LONDON (Reuters) - Hedge funds have started to accumulate bullish positions in crude oil and diesel once more, amid rising optimism about the outlook for the global economy in 2019.
Hedge funds and other money managers increased their net long position in Brent crude futures and options by 15 million barrels to 173 million barrels in the week to Jan. 15.
Portfolio managers have raised their net long position in Brent in five of the last six weeks, by a combined 36 million barrels since Dec. 4, according to exchange data.
Funds also boosted their net long position in European gasoil by 6 million barrels to 11 million barrels, the second small weekly increase in a row, after twelve large consecutive declines (tmsnrt.rs/2S2rQP2).
In both cases, most of the new buying came from the closure of existing short positions rather than opening fresh long ones.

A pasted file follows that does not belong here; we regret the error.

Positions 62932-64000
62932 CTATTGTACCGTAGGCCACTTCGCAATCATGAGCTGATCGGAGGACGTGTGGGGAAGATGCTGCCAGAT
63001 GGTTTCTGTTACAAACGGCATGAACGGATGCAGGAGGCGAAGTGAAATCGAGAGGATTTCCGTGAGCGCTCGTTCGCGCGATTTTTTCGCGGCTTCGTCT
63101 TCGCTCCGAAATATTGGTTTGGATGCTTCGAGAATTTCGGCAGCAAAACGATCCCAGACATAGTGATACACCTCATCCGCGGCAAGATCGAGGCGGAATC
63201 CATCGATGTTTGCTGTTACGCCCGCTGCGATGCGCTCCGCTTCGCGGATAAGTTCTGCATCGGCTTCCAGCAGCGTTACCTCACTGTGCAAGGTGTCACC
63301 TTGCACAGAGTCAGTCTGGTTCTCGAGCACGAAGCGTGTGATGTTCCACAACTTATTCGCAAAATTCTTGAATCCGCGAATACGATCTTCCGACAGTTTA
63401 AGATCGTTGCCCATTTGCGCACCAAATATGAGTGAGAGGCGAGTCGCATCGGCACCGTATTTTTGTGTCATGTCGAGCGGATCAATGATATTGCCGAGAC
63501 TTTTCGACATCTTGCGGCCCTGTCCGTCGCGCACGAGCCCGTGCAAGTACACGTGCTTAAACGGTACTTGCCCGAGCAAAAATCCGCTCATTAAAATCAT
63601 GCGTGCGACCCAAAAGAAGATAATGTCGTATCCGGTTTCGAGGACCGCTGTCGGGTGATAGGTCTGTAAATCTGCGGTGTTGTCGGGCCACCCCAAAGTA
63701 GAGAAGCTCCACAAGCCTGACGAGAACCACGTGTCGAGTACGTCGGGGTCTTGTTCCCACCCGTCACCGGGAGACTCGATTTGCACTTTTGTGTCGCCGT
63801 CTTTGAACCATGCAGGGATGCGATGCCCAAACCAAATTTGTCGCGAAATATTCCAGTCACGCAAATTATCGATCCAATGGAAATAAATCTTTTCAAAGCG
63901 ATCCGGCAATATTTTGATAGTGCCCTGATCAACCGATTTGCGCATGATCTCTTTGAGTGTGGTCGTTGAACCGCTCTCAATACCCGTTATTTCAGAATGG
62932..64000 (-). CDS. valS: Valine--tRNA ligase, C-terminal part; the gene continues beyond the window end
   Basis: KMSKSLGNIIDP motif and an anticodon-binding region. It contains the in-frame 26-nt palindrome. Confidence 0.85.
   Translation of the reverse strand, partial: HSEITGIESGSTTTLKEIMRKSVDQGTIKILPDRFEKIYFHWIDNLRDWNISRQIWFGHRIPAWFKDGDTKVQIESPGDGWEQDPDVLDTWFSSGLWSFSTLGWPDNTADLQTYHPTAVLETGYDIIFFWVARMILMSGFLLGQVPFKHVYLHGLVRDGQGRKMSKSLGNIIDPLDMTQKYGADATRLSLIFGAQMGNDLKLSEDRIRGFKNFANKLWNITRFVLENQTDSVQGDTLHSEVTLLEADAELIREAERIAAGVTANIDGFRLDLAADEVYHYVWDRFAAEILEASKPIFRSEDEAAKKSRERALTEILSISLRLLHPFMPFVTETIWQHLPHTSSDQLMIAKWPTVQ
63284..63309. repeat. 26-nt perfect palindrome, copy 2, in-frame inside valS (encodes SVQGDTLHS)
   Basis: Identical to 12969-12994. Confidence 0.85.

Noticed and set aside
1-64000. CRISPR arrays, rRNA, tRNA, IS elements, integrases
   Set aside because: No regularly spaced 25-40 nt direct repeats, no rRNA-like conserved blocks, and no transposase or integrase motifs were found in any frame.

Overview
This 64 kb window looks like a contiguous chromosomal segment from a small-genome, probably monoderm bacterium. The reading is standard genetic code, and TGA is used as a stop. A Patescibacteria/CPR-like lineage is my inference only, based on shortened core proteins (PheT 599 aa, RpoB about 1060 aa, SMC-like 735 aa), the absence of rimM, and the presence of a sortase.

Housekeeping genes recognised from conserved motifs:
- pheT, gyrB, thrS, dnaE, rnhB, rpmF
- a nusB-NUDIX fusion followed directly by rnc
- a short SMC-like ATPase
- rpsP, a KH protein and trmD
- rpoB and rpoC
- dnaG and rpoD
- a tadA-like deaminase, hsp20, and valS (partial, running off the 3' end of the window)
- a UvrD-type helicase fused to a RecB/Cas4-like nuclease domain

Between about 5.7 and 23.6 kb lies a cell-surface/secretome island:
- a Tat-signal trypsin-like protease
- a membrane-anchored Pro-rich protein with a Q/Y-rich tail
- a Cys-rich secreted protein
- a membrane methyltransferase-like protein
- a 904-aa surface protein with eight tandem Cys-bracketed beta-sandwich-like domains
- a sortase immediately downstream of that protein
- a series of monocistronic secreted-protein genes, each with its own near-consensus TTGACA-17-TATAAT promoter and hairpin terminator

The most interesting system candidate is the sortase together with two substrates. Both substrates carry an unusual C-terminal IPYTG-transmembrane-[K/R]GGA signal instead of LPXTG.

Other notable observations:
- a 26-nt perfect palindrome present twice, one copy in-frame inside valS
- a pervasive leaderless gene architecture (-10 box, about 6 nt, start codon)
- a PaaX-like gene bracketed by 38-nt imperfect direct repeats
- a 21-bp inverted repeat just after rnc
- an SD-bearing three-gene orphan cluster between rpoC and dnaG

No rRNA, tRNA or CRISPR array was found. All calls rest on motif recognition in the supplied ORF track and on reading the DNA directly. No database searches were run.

It follows the largest sell-off ever recorded in crude and gasoil during the fourth quarter and suggests many fund managers sense prices have found a floor, at least temporarily.
The new wave of buying in crude and gasoil is still small and net positions are still a fraction of the 500 million barrels of Brent and 126 million barrels of gasoil held in September.
But it comes amid increasing optimism among investors about a future trade deal between the United States and China that could help avert a feared recession.
The same optimism that has boosted the U.S. S&P 500 share index by 14 percent since Dec. 26 and South Korea’s trade-exposed KOSPI-100 index by 8 percent since Jan. 4 is helping reverse some of the recent losses in oil prices.
- Fund managers neutral on crude and fuel outlook (Reuters, Jan. 14)
- Hedge funds dump crude and diesel as economic outlook darkens (Reuters, Jan. 8)
- Dollar cycle may be about to turn, supporting oil prices (Reuters, Jan. 4)
Editing by Edmund Blair